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Globular glial tauopathy caused by MAPT P301T mutation: clinical and neuropathological findings

  • M. E. ErroEmail author
  • M. V. Zelaya
  • M. Mendioroz
  • R. Larumbe
  • S. Ortega-Cubero
  • J. L. Lanciego
  • A. Lladó
  • T. Cabada
  • T. Tuñón
  • F. García-Bragado
  • M. R. Luquin
  • P. Pastor
  • I. Ferrer
Original Communication

Abstract

Objective

To describe the clinical, biochemical, and neuropathological findings of an autosomal dominant globular glial tauopathy caused by the P301T mutation at the MAPT gene.

Methods

Five patients from two unrelated pedigrees underwent clinical evaluation. Genetic analysis, brain pathological examination, and biochemical analysis of tau were performed.

Results

The patients studied were 3 men and 2 women with a mean age at onset of 52.2 years and mean disease duration of 5.2 years. Three patients presented a corticobasal syndrome, one patient an asymmetric pyramidal syndrome compatible with primary lateral sclerosis, and one patient a frontotemporal dementia. In both pedigrees (4 patients) Sanger sequencing showed the p.P301T mutation in exon 10 of the MAPT gene. Neuropathological findings consisted of atrophy of frontal and temporal lobes with marked spongiosis and astrogliosis, and abundant phosphorylated tau protein deposits in the frontal and temporal cortex, limbic area, basal ganglia, and brain stem. The most striking finding was the presence of oligodendroglial 4R phospho-tau globular positive inclusions in the white matter and cortex. Globose-type neurofibrillary neuronal tangles, and in particular astrocytic globular inclusions and coarse tufts, were present in the grey matter. Biochemical analysis of sarkosyl-insoluble fractions revealed two tau bands of 64 and 68 kDa and case-dependent bands of lower molecular weight.

Conclusion

This is the first pathological and biochemical study of the MAPT p.P301T mutation showing variable clinical manifestation and neuropathological phenotype of globular glial tauopathy not only among different families but also within families.

Keywords

Frontotemporal dementia Corticobasal degeneration Progressive supranuclear palsy Globular glial tauopathy Genetic linkage Protein tau 

Notes

Acknowledgements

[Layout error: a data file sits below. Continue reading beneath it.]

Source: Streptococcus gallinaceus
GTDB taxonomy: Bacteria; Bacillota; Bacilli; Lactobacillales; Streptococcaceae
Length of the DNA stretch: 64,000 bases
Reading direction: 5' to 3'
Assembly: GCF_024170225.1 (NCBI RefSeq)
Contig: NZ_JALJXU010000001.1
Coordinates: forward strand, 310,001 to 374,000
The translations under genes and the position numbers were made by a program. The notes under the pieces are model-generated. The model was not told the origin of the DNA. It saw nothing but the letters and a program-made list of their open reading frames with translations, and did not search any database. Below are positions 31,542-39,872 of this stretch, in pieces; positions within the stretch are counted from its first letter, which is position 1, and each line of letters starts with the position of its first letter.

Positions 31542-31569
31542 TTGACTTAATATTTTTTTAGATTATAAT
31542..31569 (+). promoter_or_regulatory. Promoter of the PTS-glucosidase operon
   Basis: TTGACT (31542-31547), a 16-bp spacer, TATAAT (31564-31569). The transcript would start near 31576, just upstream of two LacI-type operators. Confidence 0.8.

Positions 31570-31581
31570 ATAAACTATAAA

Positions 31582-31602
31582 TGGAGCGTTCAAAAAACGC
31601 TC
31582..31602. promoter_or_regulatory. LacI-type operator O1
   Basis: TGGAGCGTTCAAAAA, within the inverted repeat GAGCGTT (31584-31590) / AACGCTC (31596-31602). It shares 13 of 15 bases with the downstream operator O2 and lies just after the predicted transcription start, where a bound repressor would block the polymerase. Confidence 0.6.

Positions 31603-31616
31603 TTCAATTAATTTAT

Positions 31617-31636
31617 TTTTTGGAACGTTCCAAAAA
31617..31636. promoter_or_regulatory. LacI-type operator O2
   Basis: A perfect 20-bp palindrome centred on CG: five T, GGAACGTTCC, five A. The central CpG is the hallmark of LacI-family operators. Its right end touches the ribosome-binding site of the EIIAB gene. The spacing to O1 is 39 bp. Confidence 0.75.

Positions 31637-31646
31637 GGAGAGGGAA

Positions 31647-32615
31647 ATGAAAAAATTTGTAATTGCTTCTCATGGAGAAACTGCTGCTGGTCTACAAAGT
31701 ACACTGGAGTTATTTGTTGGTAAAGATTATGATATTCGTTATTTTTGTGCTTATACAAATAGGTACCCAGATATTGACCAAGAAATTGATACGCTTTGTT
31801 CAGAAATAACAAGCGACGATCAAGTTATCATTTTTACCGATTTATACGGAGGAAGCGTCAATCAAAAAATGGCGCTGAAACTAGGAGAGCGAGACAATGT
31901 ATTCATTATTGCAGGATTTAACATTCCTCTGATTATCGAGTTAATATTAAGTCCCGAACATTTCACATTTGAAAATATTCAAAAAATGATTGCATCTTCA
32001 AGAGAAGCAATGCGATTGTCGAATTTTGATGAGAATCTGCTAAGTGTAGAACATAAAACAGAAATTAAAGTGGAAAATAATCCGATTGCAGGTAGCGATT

The authors thank Valle Coca and Miren Roldan for their technical support. They are also grateful for the collaboration the Neurological Tissue Bank of Navarrabiomed (Pamplona, Spain). We wish to thank T. Yohannan for editorial assistance.

Authors’ contributions

Erro ME and Ferrer I: designed and conceptualized study, analyzed the data and drafted the manuscript for intellectual content. Zelaya MV and Mendioroz M: performed and analyzed experimental work, provided administrative support and technical contributions. Larumbe R: acquired data. Ortega-Cubero S: performed experimental work and acquired data. Lanciego JL: performed experimental work. Lladó A: performed experimental work. Cabada T: acquired data. Tuñón T: revised manuscript for intellectual content. García-Bragado F: revised manuscript for intellectual content. Luquin MR: acquired data and revised manuscript for intellectual content. Pastor P: performed experimental work and reviewed the manuscript for intellectual content. All the authors reviewed the final version of the manuscript.

Funding

The study did not receive funding.

Compliance with ethical standards

Conflict of interest

The authors declare no conflict of interest.

Informed consent

Consent was obtained from all participants or relatives prior to their inclusion in the study.

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Copyright information

© Springer-Verlag GmbH Germany, part of Springer Nature 2019

Authors and Affiliations

  1. 1.Neurology DepartmentComplejo Hospitalario de NavarraPamplonaSpain
  2. 2.Pathology DepartmentComplejo Hospitalario de NavarraPamplonaSpain
  3. 3.Brain Bank, NavarrabiomedIdiSNA (Navarra Institute for Health Research)PamplonaSpain
  4. 4.Neuroepigenetics Laboratory-Navarrabiomed, Complejo Hospitalario de NavarraUniversidad Pública de Navarra (UPNA), IdiSNA (Navarra Institute for Health Research)PamplonaSpain
  5. 5.Neurosurgery and Neurology DepartmentHospital Universitario de BurgosBurgosSpain
  6. 6.Neurosciences DepartmentCenter for Applied Medical Research (CIMA), IdiSNA (Navarra Institute for Health Research)PamplonaSpain
  7. 7.Biomedical Network Research Centre of Neurodegenerative Diseases (CIBERNED)MadridSpain
  8. 8.Alzheimer’s Disease and Other Cognitive Disorders Unit. Neurology DepartmentIDIBAPS. Hospital ClínicBarcelonaSpain
  9. 9.Neuroradiology DepartmentComplejo Hospitalario de NavarraPamplonaSpain
  10. 10.Neurology DepartmentClínica Universidad de Navarra, IdiSNA (Navarra Institute for Health Research)PamplonaSpain
  11. 11.Movement Disorders Unit, Neurology Department, Hospital Universitari Mutua de TerrassaUniversity of Barcelona School of Medicine and Fundació per la Recerca Biomèdica i Social Mútua TerrassaTerrassaSpain
  12. 12.University of Barcelona, Bellvitge University Hospital-IDIBELL, Hospitalet de LlobregatHospitalet de LlobregatSpain

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